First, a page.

755,000 Names Now on List
News that the terrorist "watch list" has swelled to over 3/4 of a million names can be taken as proof of several things. It's like taking an inkblot test: what you see depends upon your point of view and your agenda.
To civil libertarians, it's proof that the police state is upon us. To the anti-government libertarian, it's evidence that government can't do anything well. To small government conservatives, it's proof that if you subsidize something, you'll get more of it.
It might make terrorists on the home front flinch. Finally, the list will be waved by anti-terror warriors that: Houston, we've got a problem. To the beleaguered air traveler, it's just more bad news with no relief in sight for long lines, irritating delays and invasive searches.
The story from USA Today:
The government's terrorist watch list has swelled to more than 755,000 names, according to a new government report that has raised worries about the list's effectiveness.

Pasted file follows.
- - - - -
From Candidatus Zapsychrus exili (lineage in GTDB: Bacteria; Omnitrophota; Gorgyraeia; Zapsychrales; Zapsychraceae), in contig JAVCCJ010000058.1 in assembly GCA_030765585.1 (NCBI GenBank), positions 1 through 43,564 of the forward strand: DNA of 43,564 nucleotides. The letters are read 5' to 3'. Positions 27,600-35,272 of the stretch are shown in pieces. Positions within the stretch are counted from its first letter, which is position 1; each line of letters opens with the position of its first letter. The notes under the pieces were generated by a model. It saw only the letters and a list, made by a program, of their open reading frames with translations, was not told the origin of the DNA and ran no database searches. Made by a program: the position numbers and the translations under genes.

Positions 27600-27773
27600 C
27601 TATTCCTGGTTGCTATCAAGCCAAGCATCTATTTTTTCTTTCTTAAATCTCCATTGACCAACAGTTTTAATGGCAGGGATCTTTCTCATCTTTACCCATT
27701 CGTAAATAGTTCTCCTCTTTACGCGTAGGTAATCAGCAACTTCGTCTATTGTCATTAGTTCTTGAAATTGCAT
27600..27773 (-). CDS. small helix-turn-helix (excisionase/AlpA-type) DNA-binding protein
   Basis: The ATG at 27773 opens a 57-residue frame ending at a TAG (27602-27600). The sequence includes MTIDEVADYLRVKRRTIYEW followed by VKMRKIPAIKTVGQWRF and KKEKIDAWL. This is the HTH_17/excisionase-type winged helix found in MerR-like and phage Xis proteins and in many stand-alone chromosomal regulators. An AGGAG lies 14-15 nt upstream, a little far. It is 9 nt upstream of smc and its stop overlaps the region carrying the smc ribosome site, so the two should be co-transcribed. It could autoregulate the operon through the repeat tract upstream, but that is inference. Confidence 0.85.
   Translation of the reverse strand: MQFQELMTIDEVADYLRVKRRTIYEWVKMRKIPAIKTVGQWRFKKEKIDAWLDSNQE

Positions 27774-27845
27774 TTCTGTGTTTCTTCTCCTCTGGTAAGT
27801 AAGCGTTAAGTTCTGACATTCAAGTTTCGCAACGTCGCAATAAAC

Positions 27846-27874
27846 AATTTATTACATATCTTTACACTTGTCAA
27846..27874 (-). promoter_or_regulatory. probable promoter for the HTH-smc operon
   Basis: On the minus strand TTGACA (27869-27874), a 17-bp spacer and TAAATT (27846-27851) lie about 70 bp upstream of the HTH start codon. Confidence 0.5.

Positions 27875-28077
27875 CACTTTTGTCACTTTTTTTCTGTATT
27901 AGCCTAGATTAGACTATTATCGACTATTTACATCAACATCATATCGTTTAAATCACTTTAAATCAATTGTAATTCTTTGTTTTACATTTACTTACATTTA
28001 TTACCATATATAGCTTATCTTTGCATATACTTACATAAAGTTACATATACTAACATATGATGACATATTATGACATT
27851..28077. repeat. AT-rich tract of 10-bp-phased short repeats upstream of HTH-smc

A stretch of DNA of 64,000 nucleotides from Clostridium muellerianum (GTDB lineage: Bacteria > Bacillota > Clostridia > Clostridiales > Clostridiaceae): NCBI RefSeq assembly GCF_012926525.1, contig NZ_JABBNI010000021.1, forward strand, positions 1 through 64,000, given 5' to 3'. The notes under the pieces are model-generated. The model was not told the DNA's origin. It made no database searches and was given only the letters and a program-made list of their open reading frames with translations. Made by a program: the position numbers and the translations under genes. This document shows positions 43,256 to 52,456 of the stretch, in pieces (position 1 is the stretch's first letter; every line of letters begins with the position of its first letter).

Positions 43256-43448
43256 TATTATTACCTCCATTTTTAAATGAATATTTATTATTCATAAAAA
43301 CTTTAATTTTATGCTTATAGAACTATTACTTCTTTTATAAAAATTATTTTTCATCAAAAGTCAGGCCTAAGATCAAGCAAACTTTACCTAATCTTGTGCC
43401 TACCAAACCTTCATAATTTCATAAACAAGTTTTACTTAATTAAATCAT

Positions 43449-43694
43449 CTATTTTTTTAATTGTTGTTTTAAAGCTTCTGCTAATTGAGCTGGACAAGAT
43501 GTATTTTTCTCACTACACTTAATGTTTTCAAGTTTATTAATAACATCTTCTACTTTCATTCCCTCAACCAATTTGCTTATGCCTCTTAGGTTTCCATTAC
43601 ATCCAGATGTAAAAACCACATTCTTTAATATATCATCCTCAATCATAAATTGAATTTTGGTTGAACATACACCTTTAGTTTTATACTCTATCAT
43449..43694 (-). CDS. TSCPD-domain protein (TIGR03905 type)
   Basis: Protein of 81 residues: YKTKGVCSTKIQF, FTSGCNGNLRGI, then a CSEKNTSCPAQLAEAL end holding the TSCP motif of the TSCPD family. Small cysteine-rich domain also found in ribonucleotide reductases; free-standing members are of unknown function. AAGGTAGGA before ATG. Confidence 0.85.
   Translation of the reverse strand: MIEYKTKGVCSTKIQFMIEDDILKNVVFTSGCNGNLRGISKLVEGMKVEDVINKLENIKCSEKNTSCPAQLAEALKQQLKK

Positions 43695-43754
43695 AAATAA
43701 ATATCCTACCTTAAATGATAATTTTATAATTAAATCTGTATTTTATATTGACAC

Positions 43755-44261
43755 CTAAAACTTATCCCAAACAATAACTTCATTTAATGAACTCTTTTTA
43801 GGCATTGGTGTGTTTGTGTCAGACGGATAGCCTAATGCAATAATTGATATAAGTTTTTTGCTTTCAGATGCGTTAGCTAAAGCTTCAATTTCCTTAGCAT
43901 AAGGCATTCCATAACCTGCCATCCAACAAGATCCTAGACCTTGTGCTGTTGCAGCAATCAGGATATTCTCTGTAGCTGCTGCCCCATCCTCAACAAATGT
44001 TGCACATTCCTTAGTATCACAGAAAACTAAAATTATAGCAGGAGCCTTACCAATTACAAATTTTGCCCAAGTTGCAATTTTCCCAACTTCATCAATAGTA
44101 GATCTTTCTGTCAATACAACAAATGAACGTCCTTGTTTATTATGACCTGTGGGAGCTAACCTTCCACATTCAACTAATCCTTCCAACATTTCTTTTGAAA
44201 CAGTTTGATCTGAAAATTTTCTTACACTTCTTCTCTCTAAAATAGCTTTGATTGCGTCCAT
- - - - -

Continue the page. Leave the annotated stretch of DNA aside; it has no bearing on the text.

The size of the list, typically used to check people entering the country through land border crossings, airports and sea ports, has been growing by 200,000 names a year since 2004. Some lawmakers, security experts and civil rights advocates warn that it will become useless if it includes too many people.
Useless? A list maintained by a bloated government bureaucracy? That's hard to believe.
More from CNN:
A Government Accountability Office study out Wednesday said the Terrorist Screening Center's watch list contained approximately 755,000 names. But because many potential suspects have multiple names or aliases on the list, investigators are not certain how many distinct individuals are actually represented.So the 'watch list' will be seen as all things to all pundits. What it mostly is: a large government print-out too big to make sense of or assist; with just the right amount of government-inspired snafus to ensure that some air travelers, and few terrorists, will be caught in its web.
Officials at the Terrorist Screening Center told CNN in September that the number of individuals on the list is about 300,000.
Sen. Joe Lieberman, the chairman of the Senate Homeland Security Committee, said the "sheer size" of the list raises concerns. Lieberman, I-Connecticut, said the list contains an even higher number of records than 755,000.
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